January 2010, Ferrero S.p.A. (owner of Nutella) filed suit against The Connoisseur Concerto (“TCC”), a chain of sophisticated art cafés in Singapore. TCC has modern décor, a splendid menu, and a wealth of drinks: espressos, lattes, brews, and frappes. What is now absent from the menu is “Nutello,” an in-house created espresso drink flavored with Nutella. Nutello set off the suit with Ferrero.
Ferrero brought its claim before the High Court in Singapore, and the court found for Ferrero on several counts.
The Court analyzed trademark infringement with a step-by-step test requiring similarity of signs, similarity of product, and then likelihood of confusion. In the first step, in a prolonged discussion the court determined “Nutello” was similar to “Nutella.” Then the court blew through the second step, the question of similarity of products, refusing to compare the drink and the spread; instead, the court compared the chocolate drink to the “chocolate products” registration specifications under which Ferrero registered Nutella, a large target. In the last step, a survey stating 30% of the relevant public mistakenly associated or linked the two businesses established likelihood of confusion.
Ferrero also succeeded under the claim of dilution by blurring. The Court rejected the argument that likelihood of confusion necessarily excluded dilution because dilution is based on a lack of confusion. There is no risk of confusing a consumer who no longer identifies a product with a distinctive source. Yet, while 30% of the population was confused, dilution was based on the remainder of the population that was not confused.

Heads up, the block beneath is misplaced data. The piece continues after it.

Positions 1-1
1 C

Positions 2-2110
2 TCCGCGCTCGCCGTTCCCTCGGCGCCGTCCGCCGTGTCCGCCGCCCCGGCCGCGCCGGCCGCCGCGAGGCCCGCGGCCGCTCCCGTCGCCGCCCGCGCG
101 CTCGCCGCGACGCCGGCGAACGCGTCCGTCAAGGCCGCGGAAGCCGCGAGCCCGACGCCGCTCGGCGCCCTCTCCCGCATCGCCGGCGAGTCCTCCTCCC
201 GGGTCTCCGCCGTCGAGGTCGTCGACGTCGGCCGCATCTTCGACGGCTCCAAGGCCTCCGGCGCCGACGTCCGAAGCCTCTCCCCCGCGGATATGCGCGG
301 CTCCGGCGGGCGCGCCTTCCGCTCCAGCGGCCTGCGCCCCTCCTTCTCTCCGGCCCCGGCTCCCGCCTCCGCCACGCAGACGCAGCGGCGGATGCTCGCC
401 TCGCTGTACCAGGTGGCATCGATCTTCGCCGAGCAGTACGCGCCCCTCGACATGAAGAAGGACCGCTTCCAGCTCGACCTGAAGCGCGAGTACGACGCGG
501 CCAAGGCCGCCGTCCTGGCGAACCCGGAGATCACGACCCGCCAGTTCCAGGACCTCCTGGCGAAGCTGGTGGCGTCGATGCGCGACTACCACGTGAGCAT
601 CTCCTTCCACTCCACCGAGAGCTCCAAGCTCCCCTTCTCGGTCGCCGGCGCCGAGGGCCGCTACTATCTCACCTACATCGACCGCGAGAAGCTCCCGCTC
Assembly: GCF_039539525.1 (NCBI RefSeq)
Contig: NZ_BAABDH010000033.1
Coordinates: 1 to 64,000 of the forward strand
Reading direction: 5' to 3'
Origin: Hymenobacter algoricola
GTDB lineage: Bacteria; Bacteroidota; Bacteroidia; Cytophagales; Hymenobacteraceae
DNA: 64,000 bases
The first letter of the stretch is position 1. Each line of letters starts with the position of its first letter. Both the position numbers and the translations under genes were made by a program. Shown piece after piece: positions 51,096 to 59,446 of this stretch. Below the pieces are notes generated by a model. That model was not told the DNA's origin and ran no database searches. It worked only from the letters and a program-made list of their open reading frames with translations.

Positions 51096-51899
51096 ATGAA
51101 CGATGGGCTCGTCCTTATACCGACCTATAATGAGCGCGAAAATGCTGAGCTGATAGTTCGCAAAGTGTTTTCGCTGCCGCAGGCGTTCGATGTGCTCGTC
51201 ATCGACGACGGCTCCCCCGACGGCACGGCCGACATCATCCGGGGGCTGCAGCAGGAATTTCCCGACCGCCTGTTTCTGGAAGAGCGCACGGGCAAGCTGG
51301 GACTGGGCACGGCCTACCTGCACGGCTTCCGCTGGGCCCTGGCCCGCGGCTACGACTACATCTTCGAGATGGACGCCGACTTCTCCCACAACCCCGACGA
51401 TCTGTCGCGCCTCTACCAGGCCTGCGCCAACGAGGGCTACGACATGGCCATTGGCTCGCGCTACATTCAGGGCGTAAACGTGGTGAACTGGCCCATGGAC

Infringement and dilution are practically irrelevant to Ferrero unless the company can prove damages. Nutella suffered no loss in sales, rather, it experienced an increase in sales. Still, the court found Nutello injurious, since it restricted Ferrero’s expansion into the drink market in Singapore. Keep in mind Ferrero does use Nutella in a milkshake, distributed in France as of 2010.
TCC was not the only business caught by Ferrero’s pursuit of legal action. Recently, Ferrero sent a cease & desist letter to Boloco, a chain centered in Boston selling burritos and smoothies. Boloco has sold the “Nutella Milkshake” for fourteen years, and it does not have to stop using Nutella in its shakes. It could simply change the name. The “Eater Boston,” a guide to local dining and drinks, suggested “litigious chocolate hazelnut spread company milkshake.” But after the “legal nastygram” Boloco received, it is understandable that they want to remove Nutella entirely and make milkshakes with another ingredient.
Why the sudden desire to protect? One suggestion is that Ferrero is reacting to a recent class action suit. Plaintiffs in the class action accused Ferrero of overstating the health benefits of Nutella in commercials. With the looming risks and costs of class action litigation Ferrero decided to settle for $3 million. This is at tops $4 per jar for anyone who made a purchase in the U.S. during the specified timeframe.